Book Review: Girls and Their Horses by Eliza Jane Brazier

Set in the glamorous, competitive world of equestrian riding, Eliza Jane Brazier's Girls and Their Horses is a novel about the girls who ride, their cutthroat mothers, and a suspicious death at a horse show. Check out Michelle Carpenter's review!

What turns a hobby into something all-consuming? For the Parker family, joining Rancho Santa Fe Equestrian did just that. In Eliza Jane Brazier’s newest novel, Girls and Their Horses, the stables of Rancho Santa Fe, California become the catalyst for an obsession that ends in murder. 

The Parker family moves to California for a new start, driven by Heather Parker’s crumbling marriage and the incessant bullying of her youngest daughter, Maple. Heather feels that the courage and self-esteem Maple needs can be developed through joining a stable—and not just any stable. RSFE is the most private and elite in the area and is run by Kieran—a hard and talented trainer who has the final word on every person and horse that enters. While Maple seemingly has no desire, or skill, for equestrian riding, Heather is determined to use her husband’s new wealth to turn that around:

“I don’t know why you tried to put her off,” Kieran said. 


“I told you, I didn’t know who she was. She was wearing all this tacky Texas gear. But she’s nouveau riche.”


“My favorite fucking kind. Before they realize how dangerous money really is.”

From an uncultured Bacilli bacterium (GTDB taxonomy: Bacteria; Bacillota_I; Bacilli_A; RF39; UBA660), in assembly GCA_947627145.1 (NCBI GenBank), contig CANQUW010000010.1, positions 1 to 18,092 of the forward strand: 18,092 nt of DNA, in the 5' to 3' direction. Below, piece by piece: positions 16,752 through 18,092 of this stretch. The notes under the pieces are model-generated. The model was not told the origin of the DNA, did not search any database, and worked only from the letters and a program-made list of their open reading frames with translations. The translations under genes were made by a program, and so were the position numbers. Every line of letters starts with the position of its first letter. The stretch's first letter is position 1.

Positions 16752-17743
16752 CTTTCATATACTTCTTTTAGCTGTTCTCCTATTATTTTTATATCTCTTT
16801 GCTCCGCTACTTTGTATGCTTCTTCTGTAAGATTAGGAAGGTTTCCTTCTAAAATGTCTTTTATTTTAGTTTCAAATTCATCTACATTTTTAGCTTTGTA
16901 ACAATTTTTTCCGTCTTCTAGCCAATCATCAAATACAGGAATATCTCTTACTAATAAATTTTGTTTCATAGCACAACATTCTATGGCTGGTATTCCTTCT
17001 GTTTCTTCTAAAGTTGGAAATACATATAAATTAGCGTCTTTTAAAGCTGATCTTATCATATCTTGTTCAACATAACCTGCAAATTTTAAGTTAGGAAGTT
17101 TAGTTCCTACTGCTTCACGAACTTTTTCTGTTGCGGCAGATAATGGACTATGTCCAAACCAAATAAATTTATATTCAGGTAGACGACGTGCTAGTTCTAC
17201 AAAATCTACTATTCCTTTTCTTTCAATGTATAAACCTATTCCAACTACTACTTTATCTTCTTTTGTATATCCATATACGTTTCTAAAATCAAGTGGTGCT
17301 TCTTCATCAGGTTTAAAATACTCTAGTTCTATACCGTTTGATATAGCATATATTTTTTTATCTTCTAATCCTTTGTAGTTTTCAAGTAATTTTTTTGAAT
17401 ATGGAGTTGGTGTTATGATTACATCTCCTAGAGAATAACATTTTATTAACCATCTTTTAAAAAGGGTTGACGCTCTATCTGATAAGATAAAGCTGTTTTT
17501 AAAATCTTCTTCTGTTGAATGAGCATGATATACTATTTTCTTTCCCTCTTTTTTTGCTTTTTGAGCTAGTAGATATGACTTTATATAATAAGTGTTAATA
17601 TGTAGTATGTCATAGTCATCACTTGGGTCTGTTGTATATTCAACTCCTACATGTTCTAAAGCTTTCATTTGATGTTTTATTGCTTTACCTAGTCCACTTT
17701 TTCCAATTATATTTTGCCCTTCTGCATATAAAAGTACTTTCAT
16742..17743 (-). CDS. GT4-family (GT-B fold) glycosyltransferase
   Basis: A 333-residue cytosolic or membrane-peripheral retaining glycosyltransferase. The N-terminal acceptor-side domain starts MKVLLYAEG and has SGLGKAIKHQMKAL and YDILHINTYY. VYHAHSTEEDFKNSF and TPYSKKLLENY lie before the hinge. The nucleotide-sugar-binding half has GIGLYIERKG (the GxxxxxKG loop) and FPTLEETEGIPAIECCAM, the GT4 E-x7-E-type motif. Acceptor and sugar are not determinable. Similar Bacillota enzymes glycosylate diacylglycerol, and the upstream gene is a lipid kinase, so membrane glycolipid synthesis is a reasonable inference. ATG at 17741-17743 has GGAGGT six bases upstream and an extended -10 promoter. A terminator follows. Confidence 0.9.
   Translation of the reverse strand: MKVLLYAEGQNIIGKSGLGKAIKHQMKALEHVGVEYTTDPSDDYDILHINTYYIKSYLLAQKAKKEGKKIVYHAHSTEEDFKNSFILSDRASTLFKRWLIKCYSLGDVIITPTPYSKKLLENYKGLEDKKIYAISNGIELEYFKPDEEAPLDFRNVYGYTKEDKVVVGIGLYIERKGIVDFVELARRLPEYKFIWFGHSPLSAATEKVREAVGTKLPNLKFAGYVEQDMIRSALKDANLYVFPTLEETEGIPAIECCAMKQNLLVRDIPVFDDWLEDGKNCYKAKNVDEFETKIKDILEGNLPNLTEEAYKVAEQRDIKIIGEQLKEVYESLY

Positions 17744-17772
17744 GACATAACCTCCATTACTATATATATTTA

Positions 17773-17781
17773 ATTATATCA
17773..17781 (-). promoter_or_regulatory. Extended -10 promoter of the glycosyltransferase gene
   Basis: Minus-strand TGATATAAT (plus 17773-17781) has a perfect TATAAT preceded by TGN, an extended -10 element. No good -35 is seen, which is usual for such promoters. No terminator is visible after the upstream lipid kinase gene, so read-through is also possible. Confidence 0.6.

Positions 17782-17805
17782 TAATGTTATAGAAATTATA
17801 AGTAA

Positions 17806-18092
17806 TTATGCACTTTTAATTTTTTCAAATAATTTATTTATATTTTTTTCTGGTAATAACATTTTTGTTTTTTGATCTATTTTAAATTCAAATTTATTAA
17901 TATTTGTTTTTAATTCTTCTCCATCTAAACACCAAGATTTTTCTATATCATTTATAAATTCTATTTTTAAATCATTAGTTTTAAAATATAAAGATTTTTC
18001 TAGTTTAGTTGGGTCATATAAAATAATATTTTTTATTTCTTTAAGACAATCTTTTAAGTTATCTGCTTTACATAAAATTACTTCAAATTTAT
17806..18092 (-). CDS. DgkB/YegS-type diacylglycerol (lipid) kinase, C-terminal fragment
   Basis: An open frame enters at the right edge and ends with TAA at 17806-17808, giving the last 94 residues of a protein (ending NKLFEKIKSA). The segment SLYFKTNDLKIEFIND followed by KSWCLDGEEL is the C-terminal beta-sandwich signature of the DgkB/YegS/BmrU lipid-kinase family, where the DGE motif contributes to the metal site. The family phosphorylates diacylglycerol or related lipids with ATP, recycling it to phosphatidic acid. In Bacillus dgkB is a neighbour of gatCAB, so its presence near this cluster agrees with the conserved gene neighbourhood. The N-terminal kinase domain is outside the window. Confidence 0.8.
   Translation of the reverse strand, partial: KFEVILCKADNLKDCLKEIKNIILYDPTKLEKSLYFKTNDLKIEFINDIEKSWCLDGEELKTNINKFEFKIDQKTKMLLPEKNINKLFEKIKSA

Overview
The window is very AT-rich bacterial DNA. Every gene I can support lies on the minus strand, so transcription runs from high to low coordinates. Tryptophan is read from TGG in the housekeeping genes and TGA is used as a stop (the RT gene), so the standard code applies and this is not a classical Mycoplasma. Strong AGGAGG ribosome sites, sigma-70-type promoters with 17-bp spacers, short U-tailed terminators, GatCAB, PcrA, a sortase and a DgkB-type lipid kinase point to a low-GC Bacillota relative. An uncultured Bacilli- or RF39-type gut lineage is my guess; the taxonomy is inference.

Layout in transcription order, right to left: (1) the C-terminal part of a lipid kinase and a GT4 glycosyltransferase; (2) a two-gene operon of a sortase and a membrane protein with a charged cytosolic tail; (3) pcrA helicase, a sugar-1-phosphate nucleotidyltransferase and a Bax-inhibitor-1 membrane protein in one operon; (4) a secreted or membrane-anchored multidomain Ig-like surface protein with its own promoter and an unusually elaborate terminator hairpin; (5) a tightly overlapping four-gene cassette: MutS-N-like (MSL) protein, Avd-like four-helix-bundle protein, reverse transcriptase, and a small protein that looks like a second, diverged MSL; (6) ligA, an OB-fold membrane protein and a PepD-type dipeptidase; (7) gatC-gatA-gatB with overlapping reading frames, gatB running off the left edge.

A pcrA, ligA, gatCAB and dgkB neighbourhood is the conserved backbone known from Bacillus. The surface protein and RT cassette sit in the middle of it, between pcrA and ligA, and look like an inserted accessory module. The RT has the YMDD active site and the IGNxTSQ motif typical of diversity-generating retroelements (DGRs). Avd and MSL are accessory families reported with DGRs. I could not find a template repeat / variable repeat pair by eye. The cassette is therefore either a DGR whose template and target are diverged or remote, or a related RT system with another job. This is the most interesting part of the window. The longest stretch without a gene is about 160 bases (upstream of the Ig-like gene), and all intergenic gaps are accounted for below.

Upon joining RSFE, Heather and Maple Parker begin to feel as though they are part of a family. All the young girls spend their days together riding and grooming the horses, and all the mothers spend their time watching and gossiping. One mother and daughter in particular, Pamela and Vida, become intertwined with the lives of Heather and Maple. However, as the “friendship” grows, so does Heather’s steady suspicion that Pamela and Vida’s relationship with them is powered by more than just kindness:

“Let’s just wait it out,” Pamela said as she turned into the parking lot. “Let’s stay friends with little Maple and just keep our eyes peeled and see what happens.”


Vida was already miles ahead. Sometimes her mind and her heart were like wild horses running away with her. She knew what she wanted, and she was seized with bright, impulsive ways to get it.

The entanglement of the members of RSFE all comes to a head at the Southern California International Horse Show. This is the very event that Brazier begins her novel with, enticing the reader with a death at a prestigious horse show. While the reader does not know who has died, it is clear it is someone from RSFE and that the Parker’s arrival to the stable is what set all the wheels in motion:

Detective Perez had noticed that the easiest way to get horse people talking was to get them talking about horses.


“Having a horse is a little like being a parent, isn’t it?” Amy said. “I think a lot of our job is just fixing the problems that we actually cause…” She drifted off, as if she might have said too much.


But the police weren’t there because someone had hurt a horse. They were there because someone was dead.

Girls and Their Horses brilliantly mixes a coming-of-age with a crime thriller where every character is the lead. Kicking off with an unnamed death, Brazier then bounces from character to character every chapter—pulling the reader deeper into the world of equestrian riding and the complexities that come with it. As the story unfolds, it becomes apparent that every character has a motive to kill. Brazier challenges the reader to uncover which motive is strong enough and which character is driven enough to commit that crime. You’ll have to find out the answer to that for yourself when you pick up this book. Following Good Rich People, Brazier does not disappoint with another page-turner in Girls and Their Horses. 

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